Although early treatment for cystic fibrosis is not as dramatic as for metabolic diseases—and therefore screening for the condition is still controversial—Dr. Grody notes that some newborns with the disease fail to thrive and these children can be put on special diets and enzyme supplements. The current testing guidelines are similar to those used to identify Tay-Sachs carriers in pregnant couples, the only difference is that Tay-Sachs testing is aimed at a specific ethnic group (Ashkenazi Jews), while cystic fibrosis carrier screening applies universally.

“Preferably this screening—now considered standard of care—should be offered at the first prenatal visit, so that if the parents elect to have prenatal diagnosis it can be done early enough to still offer options, such as pregnancy termination, or to allow time to plan for postnatal care,” Dr. Grody explains.

UCLA is also participating in a National Institutes of Health (NIH) study to test DNA in newborns and toddlers for the most common genetic cause of hearing loss: the gene connexin 26 (cx26), which causes approximately 50 percent of nonsyndromic autosomal recessive sensorineural deafness. The presence or absence of cx26 mutations will play an important role in determining the medical follow-up for children with hearing loss, notes Dr. Grody. He is working with Christina Palmer, Ph.D., medical geneticist and assistant professor in the UCLA Center for Neurobehavioral Genetics, to study the feasibility of a DNA test to back up the current mandated newborn hearing screening in California.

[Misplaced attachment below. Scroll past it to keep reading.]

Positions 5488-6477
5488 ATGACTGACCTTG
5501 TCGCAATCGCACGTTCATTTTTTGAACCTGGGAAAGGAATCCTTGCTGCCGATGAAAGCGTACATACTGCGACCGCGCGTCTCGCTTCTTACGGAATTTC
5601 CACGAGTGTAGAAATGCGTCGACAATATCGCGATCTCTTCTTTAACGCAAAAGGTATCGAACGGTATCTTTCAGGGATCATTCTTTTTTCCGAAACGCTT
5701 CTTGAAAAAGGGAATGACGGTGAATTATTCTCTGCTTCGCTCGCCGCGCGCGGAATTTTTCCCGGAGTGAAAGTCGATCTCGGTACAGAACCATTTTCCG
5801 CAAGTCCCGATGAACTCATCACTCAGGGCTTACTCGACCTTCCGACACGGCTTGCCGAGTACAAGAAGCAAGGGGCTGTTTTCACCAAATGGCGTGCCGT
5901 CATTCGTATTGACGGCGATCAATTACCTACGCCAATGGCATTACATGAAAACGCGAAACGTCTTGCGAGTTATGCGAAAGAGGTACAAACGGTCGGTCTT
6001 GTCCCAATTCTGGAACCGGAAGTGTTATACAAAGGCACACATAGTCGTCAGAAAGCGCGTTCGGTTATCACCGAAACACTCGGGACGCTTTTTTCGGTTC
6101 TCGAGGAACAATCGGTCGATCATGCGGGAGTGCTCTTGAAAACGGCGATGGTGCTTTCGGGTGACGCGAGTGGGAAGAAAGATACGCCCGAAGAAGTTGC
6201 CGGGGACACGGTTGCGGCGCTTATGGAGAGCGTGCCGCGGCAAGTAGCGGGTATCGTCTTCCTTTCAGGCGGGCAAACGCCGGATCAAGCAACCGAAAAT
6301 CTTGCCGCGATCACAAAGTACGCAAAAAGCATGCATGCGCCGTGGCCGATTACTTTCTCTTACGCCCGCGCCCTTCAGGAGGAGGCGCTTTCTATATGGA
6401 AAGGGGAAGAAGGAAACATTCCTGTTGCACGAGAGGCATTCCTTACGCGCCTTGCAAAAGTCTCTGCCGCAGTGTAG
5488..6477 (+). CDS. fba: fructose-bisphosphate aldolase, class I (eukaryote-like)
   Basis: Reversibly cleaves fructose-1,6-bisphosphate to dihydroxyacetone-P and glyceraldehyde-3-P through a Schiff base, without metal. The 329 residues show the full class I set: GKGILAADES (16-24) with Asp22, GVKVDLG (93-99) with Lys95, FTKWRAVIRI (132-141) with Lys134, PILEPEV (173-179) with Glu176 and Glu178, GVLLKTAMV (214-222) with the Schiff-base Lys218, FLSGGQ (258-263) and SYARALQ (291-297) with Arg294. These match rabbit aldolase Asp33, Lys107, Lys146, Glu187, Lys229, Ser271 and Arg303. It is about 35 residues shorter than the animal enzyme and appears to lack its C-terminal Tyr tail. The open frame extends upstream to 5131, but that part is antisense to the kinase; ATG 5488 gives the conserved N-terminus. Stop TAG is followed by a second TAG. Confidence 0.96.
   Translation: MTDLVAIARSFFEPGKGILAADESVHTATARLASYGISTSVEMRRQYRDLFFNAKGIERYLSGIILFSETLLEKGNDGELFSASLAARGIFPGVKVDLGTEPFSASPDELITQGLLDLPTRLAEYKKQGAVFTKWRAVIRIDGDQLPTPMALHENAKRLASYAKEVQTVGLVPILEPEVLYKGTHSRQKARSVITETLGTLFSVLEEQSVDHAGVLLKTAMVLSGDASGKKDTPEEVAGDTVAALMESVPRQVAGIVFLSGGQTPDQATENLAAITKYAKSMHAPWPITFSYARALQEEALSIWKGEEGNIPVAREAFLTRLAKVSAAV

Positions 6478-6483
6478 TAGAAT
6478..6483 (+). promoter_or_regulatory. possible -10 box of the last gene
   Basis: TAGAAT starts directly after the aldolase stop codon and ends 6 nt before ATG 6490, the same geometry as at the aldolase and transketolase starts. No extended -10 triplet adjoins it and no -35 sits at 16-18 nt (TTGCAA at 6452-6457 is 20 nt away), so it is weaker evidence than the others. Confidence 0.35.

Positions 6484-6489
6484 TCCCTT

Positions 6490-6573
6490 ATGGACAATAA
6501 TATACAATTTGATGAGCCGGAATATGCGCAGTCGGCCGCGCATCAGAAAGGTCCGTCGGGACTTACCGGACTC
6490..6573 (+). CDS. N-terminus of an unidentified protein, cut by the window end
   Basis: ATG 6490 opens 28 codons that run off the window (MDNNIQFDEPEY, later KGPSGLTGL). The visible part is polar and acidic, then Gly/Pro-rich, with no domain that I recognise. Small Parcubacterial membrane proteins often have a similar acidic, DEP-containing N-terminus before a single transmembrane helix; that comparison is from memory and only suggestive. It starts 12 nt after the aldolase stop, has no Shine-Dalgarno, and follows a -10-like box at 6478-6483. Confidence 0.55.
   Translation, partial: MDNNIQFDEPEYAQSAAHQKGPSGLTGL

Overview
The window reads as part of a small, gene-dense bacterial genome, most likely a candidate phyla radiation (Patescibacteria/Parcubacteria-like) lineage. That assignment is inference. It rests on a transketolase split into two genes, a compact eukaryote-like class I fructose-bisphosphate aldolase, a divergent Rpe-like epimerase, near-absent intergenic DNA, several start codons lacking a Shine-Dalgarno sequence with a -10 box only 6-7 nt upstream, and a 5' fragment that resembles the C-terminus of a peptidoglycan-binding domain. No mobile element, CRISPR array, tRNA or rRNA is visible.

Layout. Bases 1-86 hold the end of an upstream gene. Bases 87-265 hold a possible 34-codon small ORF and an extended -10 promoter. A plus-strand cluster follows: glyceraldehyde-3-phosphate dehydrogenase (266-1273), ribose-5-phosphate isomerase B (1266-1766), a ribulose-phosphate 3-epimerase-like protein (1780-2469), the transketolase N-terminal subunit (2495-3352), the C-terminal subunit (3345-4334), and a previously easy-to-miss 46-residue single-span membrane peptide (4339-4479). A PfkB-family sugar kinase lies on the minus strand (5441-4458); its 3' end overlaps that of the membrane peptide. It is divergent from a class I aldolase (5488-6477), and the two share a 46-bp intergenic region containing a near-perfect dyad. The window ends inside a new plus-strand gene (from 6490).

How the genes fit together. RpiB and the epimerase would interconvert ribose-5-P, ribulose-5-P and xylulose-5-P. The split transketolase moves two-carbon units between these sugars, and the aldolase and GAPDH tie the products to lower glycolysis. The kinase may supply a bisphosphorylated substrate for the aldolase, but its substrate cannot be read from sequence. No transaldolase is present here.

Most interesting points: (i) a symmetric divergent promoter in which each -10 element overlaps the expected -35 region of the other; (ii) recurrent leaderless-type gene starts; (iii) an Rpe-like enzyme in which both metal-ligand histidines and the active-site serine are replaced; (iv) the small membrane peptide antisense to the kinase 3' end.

Current California guidelines dictate that a newborn needs to fail the hearing screening three consecutive times before being referred to an audiologist for diagnostic hearing tests. Ideally, these follow-up tests occur within a month, but compliance by parents is not always ideal. In the NIH pilot program, newborns and toddlers are eligible to be tested for cx26 anytime between failing the hearing screening the first time while in the hospital and being diagnosed with hearing loss. “So far about one-third of the infants have tested positive for cx26,” Dr. Grody observes.

Testing for fragile X syndrome, a mental retardation syndrome that mostly affects males, has been proposed for all pregnant women, or even school-aged children, so that special stimulation programs can be initiated early. “This screening is a bit complicated since ‘premutations’ can be detected,” Dr. Grody notes. “The accepted application currently is to test for fragile X to make a diagnosis of a symptomatic child, or test a pregnant woman if there is a family history of the disorder.”